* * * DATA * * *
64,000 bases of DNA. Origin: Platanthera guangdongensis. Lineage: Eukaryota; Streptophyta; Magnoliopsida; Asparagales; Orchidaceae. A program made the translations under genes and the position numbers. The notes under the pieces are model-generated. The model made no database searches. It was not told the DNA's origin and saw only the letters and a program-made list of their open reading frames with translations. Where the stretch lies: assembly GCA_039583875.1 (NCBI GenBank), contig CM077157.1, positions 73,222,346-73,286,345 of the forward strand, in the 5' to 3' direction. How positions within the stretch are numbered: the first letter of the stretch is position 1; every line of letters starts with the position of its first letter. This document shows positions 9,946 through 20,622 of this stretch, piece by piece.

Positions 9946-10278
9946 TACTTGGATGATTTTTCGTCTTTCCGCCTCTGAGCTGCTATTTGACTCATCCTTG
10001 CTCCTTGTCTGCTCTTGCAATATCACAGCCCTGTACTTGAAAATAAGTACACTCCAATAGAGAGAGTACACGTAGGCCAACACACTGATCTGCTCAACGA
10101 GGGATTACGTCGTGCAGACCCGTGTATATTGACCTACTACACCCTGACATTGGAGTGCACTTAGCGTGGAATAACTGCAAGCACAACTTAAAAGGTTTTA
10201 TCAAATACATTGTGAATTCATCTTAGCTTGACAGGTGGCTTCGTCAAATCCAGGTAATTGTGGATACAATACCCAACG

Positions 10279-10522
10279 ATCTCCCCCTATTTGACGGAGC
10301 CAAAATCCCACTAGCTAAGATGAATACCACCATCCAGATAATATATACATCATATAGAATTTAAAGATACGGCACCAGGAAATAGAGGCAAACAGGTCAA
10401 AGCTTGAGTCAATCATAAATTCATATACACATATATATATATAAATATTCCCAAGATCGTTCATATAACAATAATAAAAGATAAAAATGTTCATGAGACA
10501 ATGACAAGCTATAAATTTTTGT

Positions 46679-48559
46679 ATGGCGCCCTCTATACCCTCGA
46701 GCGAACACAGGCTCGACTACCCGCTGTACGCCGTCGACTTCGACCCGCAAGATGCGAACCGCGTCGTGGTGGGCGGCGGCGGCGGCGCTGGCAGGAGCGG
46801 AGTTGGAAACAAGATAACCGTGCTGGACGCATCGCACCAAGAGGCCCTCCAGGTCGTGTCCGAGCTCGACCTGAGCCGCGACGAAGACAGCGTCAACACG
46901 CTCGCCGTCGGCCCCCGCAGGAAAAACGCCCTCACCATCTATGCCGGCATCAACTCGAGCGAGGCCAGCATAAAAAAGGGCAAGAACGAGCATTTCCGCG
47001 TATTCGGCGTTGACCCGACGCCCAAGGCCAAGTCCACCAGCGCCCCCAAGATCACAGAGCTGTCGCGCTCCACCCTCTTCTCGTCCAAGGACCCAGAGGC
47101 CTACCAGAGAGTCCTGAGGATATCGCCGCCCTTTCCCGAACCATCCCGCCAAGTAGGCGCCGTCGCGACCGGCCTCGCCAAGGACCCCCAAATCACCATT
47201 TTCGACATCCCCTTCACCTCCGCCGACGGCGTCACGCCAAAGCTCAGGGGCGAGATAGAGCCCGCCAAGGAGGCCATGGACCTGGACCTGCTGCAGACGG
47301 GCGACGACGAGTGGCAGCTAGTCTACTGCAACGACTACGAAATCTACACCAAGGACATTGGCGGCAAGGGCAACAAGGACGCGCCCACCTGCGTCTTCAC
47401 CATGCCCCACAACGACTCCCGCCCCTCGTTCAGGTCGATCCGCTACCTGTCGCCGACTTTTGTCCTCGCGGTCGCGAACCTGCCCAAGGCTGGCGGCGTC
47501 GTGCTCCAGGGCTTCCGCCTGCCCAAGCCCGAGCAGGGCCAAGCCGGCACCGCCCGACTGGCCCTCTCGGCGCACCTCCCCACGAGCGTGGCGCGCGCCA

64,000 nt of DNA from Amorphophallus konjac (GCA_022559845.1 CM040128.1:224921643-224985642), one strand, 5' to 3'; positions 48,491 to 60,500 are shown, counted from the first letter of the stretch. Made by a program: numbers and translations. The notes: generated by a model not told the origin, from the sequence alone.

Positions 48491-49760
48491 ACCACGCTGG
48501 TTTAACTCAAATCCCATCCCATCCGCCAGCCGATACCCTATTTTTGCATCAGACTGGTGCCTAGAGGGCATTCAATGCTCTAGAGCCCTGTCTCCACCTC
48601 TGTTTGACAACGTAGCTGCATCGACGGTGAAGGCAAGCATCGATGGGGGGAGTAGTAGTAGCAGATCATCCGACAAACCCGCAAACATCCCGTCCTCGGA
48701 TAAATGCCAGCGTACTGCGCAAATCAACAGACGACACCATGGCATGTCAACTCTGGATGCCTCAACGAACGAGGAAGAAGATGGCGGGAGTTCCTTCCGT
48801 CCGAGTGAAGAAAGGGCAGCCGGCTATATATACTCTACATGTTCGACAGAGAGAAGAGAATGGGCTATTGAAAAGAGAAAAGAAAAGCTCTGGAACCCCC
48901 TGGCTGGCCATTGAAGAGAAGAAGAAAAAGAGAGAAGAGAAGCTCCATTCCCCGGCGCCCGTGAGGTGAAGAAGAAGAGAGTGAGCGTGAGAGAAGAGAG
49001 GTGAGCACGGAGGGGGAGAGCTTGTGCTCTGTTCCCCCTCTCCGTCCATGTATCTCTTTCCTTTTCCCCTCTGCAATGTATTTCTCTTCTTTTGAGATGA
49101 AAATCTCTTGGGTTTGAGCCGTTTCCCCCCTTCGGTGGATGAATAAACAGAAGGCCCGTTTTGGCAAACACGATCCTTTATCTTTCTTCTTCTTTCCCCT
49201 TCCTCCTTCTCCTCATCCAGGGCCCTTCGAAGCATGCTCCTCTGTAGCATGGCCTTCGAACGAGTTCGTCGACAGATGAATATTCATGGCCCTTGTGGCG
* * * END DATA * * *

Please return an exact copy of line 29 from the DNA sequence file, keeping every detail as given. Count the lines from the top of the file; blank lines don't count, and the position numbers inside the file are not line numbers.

48801 CCGAGTGAAGAAAGGGCAGCCGGCTATATATACTCTACATGTTCGACAGAGAGAAGAGAATGGGCTATTGAAAAGAGAAAAGAAAAGCTCTGGAACCCCC